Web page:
Masonry water repellent for treating penetrating damp has been carried out for ages but does it really work and should you apply it to your property?
Masonry water repellent, otherwise called brick sealer or masonry sealer is a chemical product that has been available and applied for decades originally as a Spirit based chemical but now more commonly, is supplied in a silicone form of product due to the advancement of silicone based materials and their water resistant and waterproof capabilities.
There are many, many brands and types of product available to purchase ranging from budget brands with low levels of active ingredients resulting in numerous repeat applications through to quite dear, cream based products which to be fair, are highly tested and have gone through rigerous research and development processes to prove they work.
However, before a tradesman or DIY Homeowner proceeds to apply any kind of chemical to the brickface of a property they should be clear on why they are doing it to ensure the right thing is done, the right product is applied and for all the right outcomes.
In many cases, masonry water repellent is applied as a solution for treating penetrating damp. This kind of damp is generally attributed to brick mortar being in poor condition which quite often down to weathering. It can also be attributed to damaged or blocked rainwater goods such as guttering joints, blocked down pipes and hoppers. Flashing, fillets, flaunching, structural cracks can all be causes of defect whereby wind driven rain can enter into a property. Ahead of any kind of chemical or paint application all aspects of maintenance or repair should be undertaken to ensure rain water is collected efficiently and no holes or cracks are left untreated.
Another and very unfortunate issue with penetrating damp is for the mortar and brick being of a porous nature and or in poor condition, allowing ranin water to penetrate and meet a cavity insulation material if it is present as this can lead to quite significant internal damp issues. If this has been the case, the owner of the property is generally advised to have the damp insulation material extracted by a specialist contractor. Either partially or in most cases, to the whole affected wall.
So with the cause for penetrating damp correctly identified and corrected are you able to proceed with an application of masonry water repellent?
Well before applying anything you are advised to remove or deal with any kind of moss, algae, lichen, salts, dirt, grease and oil first. In many cases, jet washing the area is fine but with stubborn algae and lchen then we would recommend using a good quality algae treatment: https://allianceremedialsupplies.co.uk/product-category/surface-treatments/algae-remover/
Allow the area to dry down if you have jet washed it and if you have applied a chemical to remove algae or salts, allow a few days for this to do its work and break these things down.
Once you have done this and provided you have temperatures of 5 degrees celcius and rising and rain is not forcasted for ideally a couple of days, then you can proceed to apply a masonry water repellent.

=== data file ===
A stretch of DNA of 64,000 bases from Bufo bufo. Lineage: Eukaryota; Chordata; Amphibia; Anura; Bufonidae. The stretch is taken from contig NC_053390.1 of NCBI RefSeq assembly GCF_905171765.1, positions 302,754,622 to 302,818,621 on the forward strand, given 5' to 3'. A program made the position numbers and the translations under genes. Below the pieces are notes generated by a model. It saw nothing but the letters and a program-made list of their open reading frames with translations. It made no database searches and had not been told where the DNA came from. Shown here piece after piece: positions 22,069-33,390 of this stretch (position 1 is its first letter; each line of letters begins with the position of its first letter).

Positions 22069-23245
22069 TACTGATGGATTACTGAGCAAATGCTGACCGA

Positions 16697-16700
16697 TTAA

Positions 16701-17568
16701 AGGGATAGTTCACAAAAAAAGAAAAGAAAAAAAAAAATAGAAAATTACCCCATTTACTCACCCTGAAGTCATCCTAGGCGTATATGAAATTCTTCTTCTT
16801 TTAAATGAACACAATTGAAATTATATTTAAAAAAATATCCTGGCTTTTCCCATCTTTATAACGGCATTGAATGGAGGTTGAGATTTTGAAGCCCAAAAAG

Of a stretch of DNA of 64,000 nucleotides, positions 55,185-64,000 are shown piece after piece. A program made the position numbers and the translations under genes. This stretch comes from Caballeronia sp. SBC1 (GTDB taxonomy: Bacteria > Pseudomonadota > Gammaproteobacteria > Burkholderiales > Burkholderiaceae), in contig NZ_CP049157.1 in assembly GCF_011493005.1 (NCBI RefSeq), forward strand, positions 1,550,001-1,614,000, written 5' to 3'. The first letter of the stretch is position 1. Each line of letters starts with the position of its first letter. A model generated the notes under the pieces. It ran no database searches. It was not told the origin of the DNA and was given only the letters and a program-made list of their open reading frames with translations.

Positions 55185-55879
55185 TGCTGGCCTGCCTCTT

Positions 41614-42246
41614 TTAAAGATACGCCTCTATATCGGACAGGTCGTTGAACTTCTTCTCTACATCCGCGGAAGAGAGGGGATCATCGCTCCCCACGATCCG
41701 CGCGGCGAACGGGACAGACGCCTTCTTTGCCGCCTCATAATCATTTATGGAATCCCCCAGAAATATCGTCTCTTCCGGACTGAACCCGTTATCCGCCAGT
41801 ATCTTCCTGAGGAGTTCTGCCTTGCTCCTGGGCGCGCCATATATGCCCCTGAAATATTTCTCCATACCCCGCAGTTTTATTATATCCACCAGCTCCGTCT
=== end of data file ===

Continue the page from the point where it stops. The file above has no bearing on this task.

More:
Frequent questions we are asked:
Can you apply masonry water repellents over paint? The answer is no. It cannot penetrate through the paint.
Can you paint over it? The simple answer is to not use it. Just use a good quality masonry paint.
If moisture is in the wall will it get trapped? Good question. Ideally you will have fixed the cause for the damp in the first place. Allow some drying down time if possible so the wall/s are not wet but if some residual damp is still in the wall it won’t be a problem. The silicone treatments work to line pores of brick and mortar allowing moisture to evaporate out of the wall whilst preventing the passage of rain water in.
Does it change the appearance of the wall? In most cases and once cured, you will see no difference at all however, we advise you do not apply it to Limestone and you might like to apply a small amount to an out of sight trial area.
Do you apply two coats? Many brands recommend a two coat application and to walls or properties exposed to extreme wind driven rain conditions this would not be a bad thing however the second coat needs to be applied before the first coat has cured. High grade brands suggest a single coat application is sufficient but it’s all down to how it is applied and how liberal the applicator is with applying the product. Allow for over-use or high porosity in your calculations.
Should I apply the cream version? The cream version of a brand of masonry water repellent is the better quality product but significantly dearer. The trade off being that in most cases, one coat is all you need to apply and for it penetrating deeper into the substrate than the liquid based types, it offers better protection and for longer. The cream versions are also proven to offer an improved thermal performance to the treated walls. However, to good condition walls not so exposed a high grade liquid based product applied by a low course pressure sprayer will be fine.
Late Spring and Summer months offer the best weather conditions to be carrying out this kind of property maintenance. In summary, our advice is to first of all make the property sound and defect free and then choose a good quality masonry water repellent.
Finally…. if left undetected, silicone ‘spatter’ on glass is not easily removed if left to dry. We advise you cover all windows, glazed doors and the windows of cars nearby if spraying could be in danger of getting covered if wind drift is high. Use hard surface protection films on widnows before application!
Here are our high quality masonry repellents: https://allianceremedialsupplies.co.uk/product-category/surface-treatments/brick-sealer/